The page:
My dad was a VSO volunteer in the 1970s in Zambia, so it’s kind of always been something that’s talked about in the family since I was young, and I went to primary school in Somalia. To do VSO as an obstetrician gynaecologist, you have to be at the level that I’m at now. You require a basic set standard of training before you can be any use in this sort of setting; so now that I’m at the right level it seemed like the right time to do it as well.
Trying to tackle maternal mortality is a big job, and so, just to make small changes always helps. The service provision that you can offer makes a difference, but I’ve also been trying to improve some of the care and monitoring of patients, as well as training some of the staff to improve the emergency care they offer, both to mothers and newborn babies. In addition, I teach medical students – who will be the doctors of the future.
Although it’s a really challenging job and you deal with really grim things every day, the staff are amazing and really friendly, and they’ve totally accepted me in the department and are really warm.
The medical students here are taught in a slightly old-fashioned and didactic kind of way. So I try to vary it a bit and try and have a bit more active participation and make it fun. We discuss cases more and get medical students to work out exactly how they would manage a patient. I also try and give a perspective of what happens outside of Ethiopia as well, which they really value.
I’m learning about things that I’ve never read about in textbooks or, that you’ll only see in an old textbook. Every complication; we have it all on the ward rounds just to learn from.
I make a very strong point of accepting where my skill levels lie and accepting that many Ethiopian doctors are very highly skilled and that often know better how to manage complex cases they see all the time. I don’t just throw myself into operations and think that I’ve been sent by VSO to do these things. You just have to work out what you can offer and they might be the simpler things, but they’re the things that aren’t thought of here. Comparable to the UK, the population is so massive, there’s just not the volume of trained people that there needs to be.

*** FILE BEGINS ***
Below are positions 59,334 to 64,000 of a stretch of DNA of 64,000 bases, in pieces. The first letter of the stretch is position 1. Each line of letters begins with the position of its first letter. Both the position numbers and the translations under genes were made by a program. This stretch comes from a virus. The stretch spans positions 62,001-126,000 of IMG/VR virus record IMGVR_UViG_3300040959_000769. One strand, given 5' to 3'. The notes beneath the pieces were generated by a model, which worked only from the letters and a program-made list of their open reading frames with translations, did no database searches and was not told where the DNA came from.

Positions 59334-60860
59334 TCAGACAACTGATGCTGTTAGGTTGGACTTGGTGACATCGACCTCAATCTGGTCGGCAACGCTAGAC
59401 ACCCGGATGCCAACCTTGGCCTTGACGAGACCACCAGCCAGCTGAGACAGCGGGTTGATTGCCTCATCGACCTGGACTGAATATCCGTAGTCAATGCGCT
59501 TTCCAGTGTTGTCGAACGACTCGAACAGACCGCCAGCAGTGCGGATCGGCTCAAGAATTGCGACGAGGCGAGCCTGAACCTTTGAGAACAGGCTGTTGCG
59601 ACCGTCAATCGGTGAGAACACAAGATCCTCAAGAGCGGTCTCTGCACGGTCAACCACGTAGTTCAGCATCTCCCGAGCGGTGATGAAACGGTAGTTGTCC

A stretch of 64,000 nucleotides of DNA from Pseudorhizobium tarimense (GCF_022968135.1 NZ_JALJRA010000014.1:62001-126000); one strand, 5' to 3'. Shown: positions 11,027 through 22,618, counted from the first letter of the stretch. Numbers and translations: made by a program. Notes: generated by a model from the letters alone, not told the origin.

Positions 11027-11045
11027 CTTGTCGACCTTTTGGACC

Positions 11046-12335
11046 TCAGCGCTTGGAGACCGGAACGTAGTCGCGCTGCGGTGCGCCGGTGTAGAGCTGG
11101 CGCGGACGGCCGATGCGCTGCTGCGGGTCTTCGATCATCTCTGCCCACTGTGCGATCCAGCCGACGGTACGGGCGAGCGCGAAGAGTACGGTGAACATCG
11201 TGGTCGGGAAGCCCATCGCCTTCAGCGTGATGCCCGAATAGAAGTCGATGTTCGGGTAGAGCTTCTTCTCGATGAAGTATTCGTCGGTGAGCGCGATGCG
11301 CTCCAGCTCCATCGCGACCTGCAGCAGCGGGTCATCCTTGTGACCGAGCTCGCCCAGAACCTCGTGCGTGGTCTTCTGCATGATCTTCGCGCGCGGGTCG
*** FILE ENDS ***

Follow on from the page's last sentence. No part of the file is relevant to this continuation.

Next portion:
Bahir Dar is a great place to be. There’s always things going on, so you’re never short of people to be with. We might go out for a boat trip to the Blue Nile during the day or, in the evenings, we might go out to the Ethiopian Shola dancing club. There are about five other VSO volunteers here, so we have quite a close group.
I think everybody has barriers to overcome to do VSO. It’s always a big step to make the decision, for your family to accept that you’ve made that decision, and then to leave behind all the things that you’re doing at home. The mortgage... it can be paid later. And staff at work just thought it was a brilliant idea, so I was really supported in my work. My training programme is basically on hold and I’ll just come back to it when I come back to the UK. I think my colleagues all recognise that I’m learning so much from being here, and most of them are very envious.
If you’re thinking about doing VSO, then you should do it, because you’ll regret it if you don’t. The hardest jump is just getting yourself organised and getting out here. And once you’re here, that’s the easy bit. So once you’ve sorted out your life at home, and your mortgage or whatever your issues are, then you’re here and it’s brilliant…you forget about everything at home. Life experiences are worth so much more than a salary.